In Egyptian society, sheep were treated as gods. During certain periods of the year, they were paraded in pomp and honor on elevated platforms so the masses could pay homage to them.

God had told Moses to instruct the Israelites to paint lamb’s blood on their doorposts to save them from the 10th plague – the killing of the first-born. The painted lamb’s blood would serve as a public proclamation that this was an Israelite home whose inhabitants believed in the Jewish God and who believed their children would be saved while Egyptian families would lose their first-borns.

Can anyone imagine the anguish Jewish parents must have felt when Moses told them to take lambs, keep them on public display for four days, slaughter them, feast upon them and paint the blood on their doorposts? This public proclamation made the Israelites extremely vulnerable.

What’s more, Moses’s performance record until this point was 0 for 9. Through the ninth plague, Moses kept promising that the Jews would be freed, but it wasn’t happening. In fact, the slaves’ toil became harder as Pharaoh increased their burden with each new plague. The blood on the doorpost meant certain death for that entire household if Moses’s promise did not materialize.

This was the moment in history when each Jew had to make the ultimate choice. They were being asked to risk their lives and their families’ lives to follow Moses’s direction. This was a challenge of ultimate sacrifice and affirmative belief in God.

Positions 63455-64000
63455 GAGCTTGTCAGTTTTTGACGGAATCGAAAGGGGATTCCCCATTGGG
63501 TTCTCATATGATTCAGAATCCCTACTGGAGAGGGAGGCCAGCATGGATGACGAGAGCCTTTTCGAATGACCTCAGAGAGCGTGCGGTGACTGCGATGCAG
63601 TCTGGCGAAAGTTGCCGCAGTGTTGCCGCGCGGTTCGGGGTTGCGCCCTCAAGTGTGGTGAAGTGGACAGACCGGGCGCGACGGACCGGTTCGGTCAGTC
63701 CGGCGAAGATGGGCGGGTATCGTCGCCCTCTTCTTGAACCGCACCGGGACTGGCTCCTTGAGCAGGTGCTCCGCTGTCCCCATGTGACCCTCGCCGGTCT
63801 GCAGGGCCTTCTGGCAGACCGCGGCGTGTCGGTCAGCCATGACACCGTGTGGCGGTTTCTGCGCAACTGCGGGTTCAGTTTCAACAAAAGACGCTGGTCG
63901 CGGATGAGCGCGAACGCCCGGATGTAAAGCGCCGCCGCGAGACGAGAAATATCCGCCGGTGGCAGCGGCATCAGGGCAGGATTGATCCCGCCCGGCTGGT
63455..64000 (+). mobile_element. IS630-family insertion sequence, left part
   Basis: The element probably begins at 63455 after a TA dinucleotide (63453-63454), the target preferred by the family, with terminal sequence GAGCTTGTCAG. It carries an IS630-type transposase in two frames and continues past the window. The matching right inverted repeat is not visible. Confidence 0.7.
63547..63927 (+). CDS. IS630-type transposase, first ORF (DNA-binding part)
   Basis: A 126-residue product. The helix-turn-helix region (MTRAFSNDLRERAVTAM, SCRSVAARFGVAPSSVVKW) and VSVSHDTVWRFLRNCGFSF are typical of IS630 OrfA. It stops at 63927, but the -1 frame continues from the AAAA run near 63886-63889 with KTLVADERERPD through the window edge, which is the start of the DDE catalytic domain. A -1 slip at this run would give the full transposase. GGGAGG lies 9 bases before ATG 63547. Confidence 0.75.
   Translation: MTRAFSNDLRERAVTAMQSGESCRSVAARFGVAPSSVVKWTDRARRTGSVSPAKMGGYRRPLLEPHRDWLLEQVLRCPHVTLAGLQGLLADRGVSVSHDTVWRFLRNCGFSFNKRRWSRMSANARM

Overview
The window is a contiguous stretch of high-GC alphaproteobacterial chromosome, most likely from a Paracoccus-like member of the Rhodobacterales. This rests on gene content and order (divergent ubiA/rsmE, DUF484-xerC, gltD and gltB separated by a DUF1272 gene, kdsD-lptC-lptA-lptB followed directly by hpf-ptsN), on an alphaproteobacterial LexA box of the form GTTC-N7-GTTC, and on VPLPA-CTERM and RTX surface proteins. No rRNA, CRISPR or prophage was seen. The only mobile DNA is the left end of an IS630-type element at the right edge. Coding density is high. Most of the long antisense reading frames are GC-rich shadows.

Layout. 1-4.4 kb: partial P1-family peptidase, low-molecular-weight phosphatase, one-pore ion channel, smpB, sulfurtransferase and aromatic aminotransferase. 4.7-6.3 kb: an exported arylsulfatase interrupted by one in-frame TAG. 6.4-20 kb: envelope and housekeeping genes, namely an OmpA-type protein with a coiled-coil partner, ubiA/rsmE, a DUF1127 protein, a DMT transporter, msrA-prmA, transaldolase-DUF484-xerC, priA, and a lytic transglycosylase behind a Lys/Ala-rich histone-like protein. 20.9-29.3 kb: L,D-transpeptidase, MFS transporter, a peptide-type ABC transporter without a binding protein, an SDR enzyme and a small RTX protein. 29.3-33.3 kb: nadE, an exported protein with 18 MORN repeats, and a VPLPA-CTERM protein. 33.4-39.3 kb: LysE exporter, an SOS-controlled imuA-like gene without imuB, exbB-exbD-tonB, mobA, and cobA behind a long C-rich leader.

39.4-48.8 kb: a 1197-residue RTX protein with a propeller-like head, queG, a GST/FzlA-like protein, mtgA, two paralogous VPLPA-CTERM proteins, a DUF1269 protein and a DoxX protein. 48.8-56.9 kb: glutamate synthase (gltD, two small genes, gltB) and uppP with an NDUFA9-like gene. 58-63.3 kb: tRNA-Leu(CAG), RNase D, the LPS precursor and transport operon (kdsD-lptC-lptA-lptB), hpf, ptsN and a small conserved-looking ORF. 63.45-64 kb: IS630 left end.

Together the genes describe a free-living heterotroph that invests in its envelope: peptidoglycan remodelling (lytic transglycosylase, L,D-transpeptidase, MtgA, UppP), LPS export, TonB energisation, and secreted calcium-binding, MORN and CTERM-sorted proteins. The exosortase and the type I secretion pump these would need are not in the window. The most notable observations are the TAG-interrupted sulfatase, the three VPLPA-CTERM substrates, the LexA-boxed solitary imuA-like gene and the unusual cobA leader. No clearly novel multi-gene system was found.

How many of us today would be willing to do the same? For that matter, how many of us today have absolute faith in God?

In 2006, Harris Interactive conducted a survey of religious beliefs in America among various religious denominations. In answering the question, “Are you absolutely certain that there is a God?” the Jewish response was the lowest of all the denominations. Only 30 percent of Jewish respondents said that they were absolutely certain there is a God.

On April 19 this year, Jews around the world will gather with family and friends to celebrate the 3,500-year-old tradition of the Passover Seder. The purpose of the Seder is to recount the liberation of the people of Israel from slavery, an event that enabled our acceptance of the Torah at Mt. Sinai and our formation as the Jewish people.

About the Author:


If you don't see your comment after publishing it, refresh the page.

Our comments section is intended for meaningful responses and debates in a civilized manner. We ask that you respect the fact that we are a religious Jewish website and avoid inappropriate language at all cost.